— If you want to report abroad and eventually get the chance to, try to mix in with the local culture as much as possible and to learn the local language. You can of course work through a translator, but it is never the same as speaking directly with the people, and they will feel more comfortable around you.

— In certain countries, you may have to learn how to balance pressures by the host government, your boss, and your own conscience to do your job. This balance can sometimes be hard to strike, and in the process, there may be risks involved. (For example, even though you might believe you’re observing the law, in some countries, certain authorities consider themselves above the law.)

Of course, freedom of the press is not absolute anywhere. It is under threat in many parts of world and sometimes even here.

According to the press rights group Reporters without Borders, in 2008, out of 173 countries, in terms of press freedom, the US was ranked 36th domestically, and 119th outside the country.

Iran was 166th. (With 31 journalists and bloggers in prison today, Iran is now the biggest jail for journalists around the world.) As RWB says, “Being a journalist in Beijing or Shanghai — or in Iran (166th), Uzbekistan (162nd) and Zimbabwe (151st) — is a high risk exercise involving endless frustration and constant police and judicial harassment.”

So cherish the press freedom[RS1] you have. Do not take it for granted. In many places in the world you would be imprisoned, or worse, for reporting in independent ways about certain issues. Some governments and authorities don’t want you to share the stories of some individuals or groups in their societies. They might want only their own perspectives told — and those of others either in a limited way or not at all.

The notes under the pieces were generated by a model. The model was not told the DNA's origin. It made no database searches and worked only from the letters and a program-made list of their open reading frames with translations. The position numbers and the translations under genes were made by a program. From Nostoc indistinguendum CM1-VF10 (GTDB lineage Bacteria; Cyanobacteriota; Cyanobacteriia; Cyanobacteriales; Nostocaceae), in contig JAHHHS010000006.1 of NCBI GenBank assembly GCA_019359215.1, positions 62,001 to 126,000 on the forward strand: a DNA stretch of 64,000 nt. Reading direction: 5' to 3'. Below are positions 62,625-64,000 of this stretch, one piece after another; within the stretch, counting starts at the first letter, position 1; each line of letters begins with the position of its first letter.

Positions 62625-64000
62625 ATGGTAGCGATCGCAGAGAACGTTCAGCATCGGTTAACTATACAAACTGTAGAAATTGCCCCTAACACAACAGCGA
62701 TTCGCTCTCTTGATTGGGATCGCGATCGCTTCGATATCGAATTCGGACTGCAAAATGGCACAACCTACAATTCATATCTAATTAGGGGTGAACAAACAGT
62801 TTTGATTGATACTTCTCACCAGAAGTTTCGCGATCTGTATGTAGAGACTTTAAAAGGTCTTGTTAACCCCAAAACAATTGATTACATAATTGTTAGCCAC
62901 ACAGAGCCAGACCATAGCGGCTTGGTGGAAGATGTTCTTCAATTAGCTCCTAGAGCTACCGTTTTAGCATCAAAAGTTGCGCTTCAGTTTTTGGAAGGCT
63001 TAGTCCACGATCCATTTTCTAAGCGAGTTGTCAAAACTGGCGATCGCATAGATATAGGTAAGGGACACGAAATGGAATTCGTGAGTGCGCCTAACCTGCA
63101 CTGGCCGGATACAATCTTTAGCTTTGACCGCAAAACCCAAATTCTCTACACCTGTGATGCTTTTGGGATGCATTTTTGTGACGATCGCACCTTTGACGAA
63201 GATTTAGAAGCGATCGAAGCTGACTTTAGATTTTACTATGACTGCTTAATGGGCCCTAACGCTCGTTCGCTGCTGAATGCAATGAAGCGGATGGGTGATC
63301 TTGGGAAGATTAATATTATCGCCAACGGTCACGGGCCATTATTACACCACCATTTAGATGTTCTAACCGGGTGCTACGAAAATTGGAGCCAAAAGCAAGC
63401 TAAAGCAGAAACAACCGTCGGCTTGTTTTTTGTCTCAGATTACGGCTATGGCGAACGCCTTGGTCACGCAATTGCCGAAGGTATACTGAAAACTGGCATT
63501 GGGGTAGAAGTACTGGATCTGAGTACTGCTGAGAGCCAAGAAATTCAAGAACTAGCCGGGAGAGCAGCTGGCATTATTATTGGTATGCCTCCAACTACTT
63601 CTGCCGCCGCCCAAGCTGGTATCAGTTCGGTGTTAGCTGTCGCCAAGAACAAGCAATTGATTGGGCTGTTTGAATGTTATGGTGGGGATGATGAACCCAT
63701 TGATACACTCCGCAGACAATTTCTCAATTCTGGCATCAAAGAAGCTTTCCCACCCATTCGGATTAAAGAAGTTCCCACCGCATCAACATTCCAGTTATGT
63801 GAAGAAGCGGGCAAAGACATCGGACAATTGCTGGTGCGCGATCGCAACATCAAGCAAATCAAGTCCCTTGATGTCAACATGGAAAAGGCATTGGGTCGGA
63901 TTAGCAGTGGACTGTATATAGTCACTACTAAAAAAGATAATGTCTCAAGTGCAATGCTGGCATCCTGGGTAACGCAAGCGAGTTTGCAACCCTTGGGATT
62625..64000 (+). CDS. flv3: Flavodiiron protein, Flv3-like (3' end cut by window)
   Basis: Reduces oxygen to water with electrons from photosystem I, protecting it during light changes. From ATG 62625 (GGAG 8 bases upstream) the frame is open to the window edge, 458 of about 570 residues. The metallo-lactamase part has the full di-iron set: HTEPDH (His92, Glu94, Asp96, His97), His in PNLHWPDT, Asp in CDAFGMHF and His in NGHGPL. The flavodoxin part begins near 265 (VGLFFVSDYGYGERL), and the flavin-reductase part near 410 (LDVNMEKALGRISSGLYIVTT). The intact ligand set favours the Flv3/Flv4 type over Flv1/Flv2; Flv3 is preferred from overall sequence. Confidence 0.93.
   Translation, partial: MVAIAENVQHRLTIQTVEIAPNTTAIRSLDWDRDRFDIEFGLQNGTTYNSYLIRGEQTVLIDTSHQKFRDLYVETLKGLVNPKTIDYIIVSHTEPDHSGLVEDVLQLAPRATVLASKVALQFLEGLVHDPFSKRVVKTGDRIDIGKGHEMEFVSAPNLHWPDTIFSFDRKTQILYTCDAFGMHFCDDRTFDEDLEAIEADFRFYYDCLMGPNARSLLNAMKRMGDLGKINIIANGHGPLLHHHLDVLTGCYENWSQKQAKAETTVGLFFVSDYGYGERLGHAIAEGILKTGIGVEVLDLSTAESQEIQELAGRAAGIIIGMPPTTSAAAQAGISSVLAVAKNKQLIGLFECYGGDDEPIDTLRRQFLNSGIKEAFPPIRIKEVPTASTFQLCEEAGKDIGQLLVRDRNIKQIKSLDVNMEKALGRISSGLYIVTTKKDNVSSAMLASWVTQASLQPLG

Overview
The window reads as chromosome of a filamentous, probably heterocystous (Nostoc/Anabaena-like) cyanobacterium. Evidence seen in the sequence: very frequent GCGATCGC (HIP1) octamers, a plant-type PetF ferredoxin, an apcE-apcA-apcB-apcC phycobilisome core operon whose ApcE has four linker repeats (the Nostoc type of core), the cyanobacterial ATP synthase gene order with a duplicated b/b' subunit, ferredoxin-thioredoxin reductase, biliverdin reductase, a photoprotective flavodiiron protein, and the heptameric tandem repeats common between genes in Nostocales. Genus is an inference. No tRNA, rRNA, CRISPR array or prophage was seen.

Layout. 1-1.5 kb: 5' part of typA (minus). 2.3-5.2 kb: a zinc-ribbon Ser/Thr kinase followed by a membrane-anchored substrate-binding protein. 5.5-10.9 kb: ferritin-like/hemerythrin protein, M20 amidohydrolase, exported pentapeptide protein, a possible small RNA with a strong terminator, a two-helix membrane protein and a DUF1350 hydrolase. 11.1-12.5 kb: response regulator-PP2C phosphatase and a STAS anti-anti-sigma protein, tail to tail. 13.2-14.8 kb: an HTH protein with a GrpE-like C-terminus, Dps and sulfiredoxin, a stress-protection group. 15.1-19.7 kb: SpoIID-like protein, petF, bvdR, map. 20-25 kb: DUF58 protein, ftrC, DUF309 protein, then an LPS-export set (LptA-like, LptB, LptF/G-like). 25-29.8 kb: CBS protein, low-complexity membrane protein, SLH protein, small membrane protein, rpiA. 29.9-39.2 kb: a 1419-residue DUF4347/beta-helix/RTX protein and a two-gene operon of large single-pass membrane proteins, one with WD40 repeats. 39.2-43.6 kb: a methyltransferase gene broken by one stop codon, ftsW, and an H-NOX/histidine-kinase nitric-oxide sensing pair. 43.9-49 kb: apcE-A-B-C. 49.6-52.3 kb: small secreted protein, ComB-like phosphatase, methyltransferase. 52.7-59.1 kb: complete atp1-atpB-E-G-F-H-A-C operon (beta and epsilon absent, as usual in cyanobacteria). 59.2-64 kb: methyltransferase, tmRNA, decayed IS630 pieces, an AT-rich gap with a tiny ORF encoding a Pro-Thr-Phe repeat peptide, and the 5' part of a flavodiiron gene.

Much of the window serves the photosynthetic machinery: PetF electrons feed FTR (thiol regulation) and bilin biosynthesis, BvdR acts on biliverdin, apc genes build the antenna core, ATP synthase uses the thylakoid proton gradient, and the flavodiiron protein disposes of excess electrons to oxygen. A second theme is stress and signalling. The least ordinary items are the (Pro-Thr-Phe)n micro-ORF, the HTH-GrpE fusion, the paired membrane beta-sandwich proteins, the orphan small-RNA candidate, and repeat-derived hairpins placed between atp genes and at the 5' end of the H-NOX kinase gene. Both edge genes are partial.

Everyone has a story to tell — from taxi drivers to university students, from artists to physicians.

Try to have genuine interest in the people you interview and meet. Often times we look at interviewees as soundbites instead of as people. If we really listen and care, we will get the better soundbites in the end!

We must also try to be fair to our interviewees and think about how we’d like to be treated if we were in their place.

I recall one instance when I was reporting several years ago here in the US a story about religion, and I cut in half the soundbite of one pastor I had interviewed, just because it fit my story better that way. When she saw the story, she became upset. I became upset that she was upset. But then I realized she was right. I had shown only half the point she was trying to make, and by doing so, had misrepresented her ideas.

Journalists get to learn, learn, learn and then tell everyone about it. I hope you can keep your sense of curiosity, your sense of wonder at the world. Journalists can be trained to report and write well, but without curiosity and wonder and passion — well, you’re just writing articles, not real stories.

Never in our history have we needed good journalists more than now. In this day of declining readership and viewership, and practically—everyone—on—earth blogging, more than ever we need to provide reporting: the art of verification. Do not lose heart when you hear about dying newspapers and failing TV stations——we are in an age of reinvention, and journalism will survive because it is so needed.

As you go forward, you might have to make sacrifices along the way, but you can also find this noble profession very rewarding. I hope you all enjoy your journeys.